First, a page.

What is a Flood?
Anywhere it rains, it can flood. A flood is a general and temporary condition where two or more acres of normally dry land or two or more properties are inundated by water or mudflow. Many conditions can result in a flood: hurricanes, overtopped levees, outdated or clogged drainage systems and rapid accumulation of rainfall.
Flood risk is based on a number of factors: rainfall, river-flow, topography, flood-control measures, and changes due to building and development.
What is a Floodplain?
A floodplain is the lowland area adjacent to a ditch, river, creek, stream, or lake that can be expected to flood occasionally.
Natural and Beneficial Functions of Floodplains
Floodplain lands and adjacent waters combine to form a complex, dynamic physical and biological system found nowhere else. When portions of floodplains are preserved in their natural state, or restored to it, they provide many benefits to both human and natural systems.
Some are static conditions–such as providing aesthetic pleasure–and some are active processes, such as reducing the number and severity of floods, helping handle stormwater runoff and minimizing non-point water pollution. For example, by allowing floodwater to slow down, sediments settle out, thus maintaining water quality. The natural vegetation filters out impurities and uses excess nutrients.
Such natural processes cost far less money than it would take to build facilities to correct flood, stormwater, water quality and other community problems.
Natural resources of floodplains fall into three categories: water resources, living resources and societal resources. The following sections describe each category’s natural and beneficial functions.
Natural flood and erosion control. Over the years, floodplains develop their own ways to handle flooding and erosion with natural features that provide floodwater storage and conveyance, reduce flood velocities and flood peaks, and curb sedimentation.
Natural controls on flooding and erosion help to maintain water quality by filtering nutrients and impurities from runoff, processing organic wastes and moderating temperature fluctuations./p>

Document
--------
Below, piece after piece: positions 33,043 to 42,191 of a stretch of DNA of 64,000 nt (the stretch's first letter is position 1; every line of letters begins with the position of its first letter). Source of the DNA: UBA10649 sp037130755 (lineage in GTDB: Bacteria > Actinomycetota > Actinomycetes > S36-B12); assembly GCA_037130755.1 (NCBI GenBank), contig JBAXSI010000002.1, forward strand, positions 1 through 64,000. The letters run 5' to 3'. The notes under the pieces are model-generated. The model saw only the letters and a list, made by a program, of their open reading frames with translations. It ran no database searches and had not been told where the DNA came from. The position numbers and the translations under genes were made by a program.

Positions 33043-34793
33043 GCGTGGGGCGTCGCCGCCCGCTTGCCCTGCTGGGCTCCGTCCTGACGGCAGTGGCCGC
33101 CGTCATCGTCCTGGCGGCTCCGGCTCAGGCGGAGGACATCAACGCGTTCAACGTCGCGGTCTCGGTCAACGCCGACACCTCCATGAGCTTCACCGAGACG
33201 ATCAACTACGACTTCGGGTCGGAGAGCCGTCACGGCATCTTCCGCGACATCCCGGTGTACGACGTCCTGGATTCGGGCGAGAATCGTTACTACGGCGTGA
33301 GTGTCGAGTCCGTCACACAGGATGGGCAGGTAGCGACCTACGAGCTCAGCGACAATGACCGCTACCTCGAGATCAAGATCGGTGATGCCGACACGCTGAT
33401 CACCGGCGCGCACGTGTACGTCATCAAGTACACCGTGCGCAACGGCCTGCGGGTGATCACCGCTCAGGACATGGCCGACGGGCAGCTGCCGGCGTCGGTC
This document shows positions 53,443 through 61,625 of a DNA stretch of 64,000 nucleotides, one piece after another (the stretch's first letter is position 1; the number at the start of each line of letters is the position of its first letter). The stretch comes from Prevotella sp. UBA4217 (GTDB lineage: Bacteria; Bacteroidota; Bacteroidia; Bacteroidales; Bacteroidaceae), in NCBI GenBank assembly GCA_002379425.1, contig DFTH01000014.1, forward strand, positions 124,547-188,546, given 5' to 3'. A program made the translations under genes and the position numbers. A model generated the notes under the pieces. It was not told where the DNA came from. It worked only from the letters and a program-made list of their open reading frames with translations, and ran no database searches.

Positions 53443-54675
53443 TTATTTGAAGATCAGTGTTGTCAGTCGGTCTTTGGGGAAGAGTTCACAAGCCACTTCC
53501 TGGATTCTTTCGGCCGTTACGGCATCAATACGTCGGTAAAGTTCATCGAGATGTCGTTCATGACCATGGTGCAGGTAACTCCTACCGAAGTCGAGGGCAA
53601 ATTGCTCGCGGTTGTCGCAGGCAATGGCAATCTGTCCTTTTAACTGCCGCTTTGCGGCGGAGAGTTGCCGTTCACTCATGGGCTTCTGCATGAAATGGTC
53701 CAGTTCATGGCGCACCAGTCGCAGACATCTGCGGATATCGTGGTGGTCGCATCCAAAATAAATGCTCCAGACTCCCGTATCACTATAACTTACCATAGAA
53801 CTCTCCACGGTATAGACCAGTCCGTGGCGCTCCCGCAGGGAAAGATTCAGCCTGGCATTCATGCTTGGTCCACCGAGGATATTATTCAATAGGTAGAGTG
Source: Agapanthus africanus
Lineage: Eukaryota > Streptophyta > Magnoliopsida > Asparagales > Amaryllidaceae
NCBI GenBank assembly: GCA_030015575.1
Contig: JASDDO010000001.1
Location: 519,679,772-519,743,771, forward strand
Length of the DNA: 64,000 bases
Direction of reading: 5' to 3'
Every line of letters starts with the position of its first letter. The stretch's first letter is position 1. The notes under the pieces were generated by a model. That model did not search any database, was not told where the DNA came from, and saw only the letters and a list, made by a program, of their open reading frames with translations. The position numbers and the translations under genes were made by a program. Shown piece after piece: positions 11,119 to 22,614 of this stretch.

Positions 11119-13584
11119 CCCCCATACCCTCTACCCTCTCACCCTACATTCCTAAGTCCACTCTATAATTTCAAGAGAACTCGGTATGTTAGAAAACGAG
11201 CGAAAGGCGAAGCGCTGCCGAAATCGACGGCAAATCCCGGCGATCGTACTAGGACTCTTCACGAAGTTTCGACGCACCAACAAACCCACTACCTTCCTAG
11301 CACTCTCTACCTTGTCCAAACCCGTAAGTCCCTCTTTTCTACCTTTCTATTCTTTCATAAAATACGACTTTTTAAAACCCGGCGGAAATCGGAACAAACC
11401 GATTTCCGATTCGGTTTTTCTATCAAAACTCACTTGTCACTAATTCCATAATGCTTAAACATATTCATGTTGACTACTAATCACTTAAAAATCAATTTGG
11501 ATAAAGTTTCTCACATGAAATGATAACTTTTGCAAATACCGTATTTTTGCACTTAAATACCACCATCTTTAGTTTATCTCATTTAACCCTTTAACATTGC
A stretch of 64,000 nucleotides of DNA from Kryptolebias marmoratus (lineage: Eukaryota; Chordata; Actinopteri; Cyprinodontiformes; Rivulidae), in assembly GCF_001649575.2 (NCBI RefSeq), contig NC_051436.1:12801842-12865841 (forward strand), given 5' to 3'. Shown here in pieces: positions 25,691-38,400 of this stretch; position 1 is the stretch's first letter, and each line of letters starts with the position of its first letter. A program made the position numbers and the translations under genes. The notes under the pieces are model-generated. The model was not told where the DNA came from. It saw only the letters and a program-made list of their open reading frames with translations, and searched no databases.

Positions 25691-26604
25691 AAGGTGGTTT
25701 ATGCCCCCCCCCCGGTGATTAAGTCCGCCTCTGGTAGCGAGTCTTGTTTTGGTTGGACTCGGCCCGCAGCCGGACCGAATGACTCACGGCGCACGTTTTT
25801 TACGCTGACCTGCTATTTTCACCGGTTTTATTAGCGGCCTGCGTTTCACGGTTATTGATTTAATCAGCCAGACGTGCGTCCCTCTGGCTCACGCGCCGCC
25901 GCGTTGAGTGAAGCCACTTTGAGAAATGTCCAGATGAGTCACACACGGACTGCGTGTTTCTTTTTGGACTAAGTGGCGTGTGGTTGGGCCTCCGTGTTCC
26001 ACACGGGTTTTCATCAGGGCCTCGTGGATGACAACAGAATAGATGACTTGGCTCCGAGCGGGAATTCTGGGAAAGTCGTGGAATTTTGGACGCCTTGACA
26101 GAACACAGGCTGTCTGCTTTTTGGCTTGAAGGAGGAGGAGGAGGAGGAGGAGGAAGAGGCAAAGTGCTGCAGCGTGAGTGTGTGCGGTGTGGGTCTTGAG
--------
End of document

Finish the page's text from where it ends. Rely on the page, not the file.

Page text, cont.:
These natural controls also contribute to recharging groundwater by promoting infiltration and refreshing aquifers, and by reducing the frequency and duration of low surface flows.
Biologic resources and functions.Floodplains enhance biological productivity by supporting a high rate of plant growth. This helps to maintain biodiversity and the integrity of ecosystems.
Floodplains also provide excellent habitats for fish and wildlife by serving as breeding and feeding grounds. They also create and enhance waterfowl habitats, and help to protect habitats for rare and endangered species.
Societal resources and functions.People benefit from floodplains through the food they provide, the recreational opportunities they afford and the scientific knowledge gained in studying them.
Wild and cultivated products are harvested in floodplains, which are enhanced agricultural land made rich by sediment deposits. They provide open space, which may be used to restore and enhance forest lands, or for recreational opportunities or simple enjoyment of their aesthetic beauty.
Floodplains provide areas for scientific study and outdoor education. They contain cultural resources such as historic or archaeological sites, and thus provide opportunities for environmental and other kinds of studies.
These natural resources and functions can increase a community’s overall quality of life, a role that often has been undervalued. By transforming stream and river floodplains from problem areas into value-added assets, the community can improve its quality of life.
Parks, bike paths, open spaces, wildlife conservation areas and aesthetic features are important to citizens. Assets like these make the community more appealing to potential employers, investors, residents, property owners and tourists.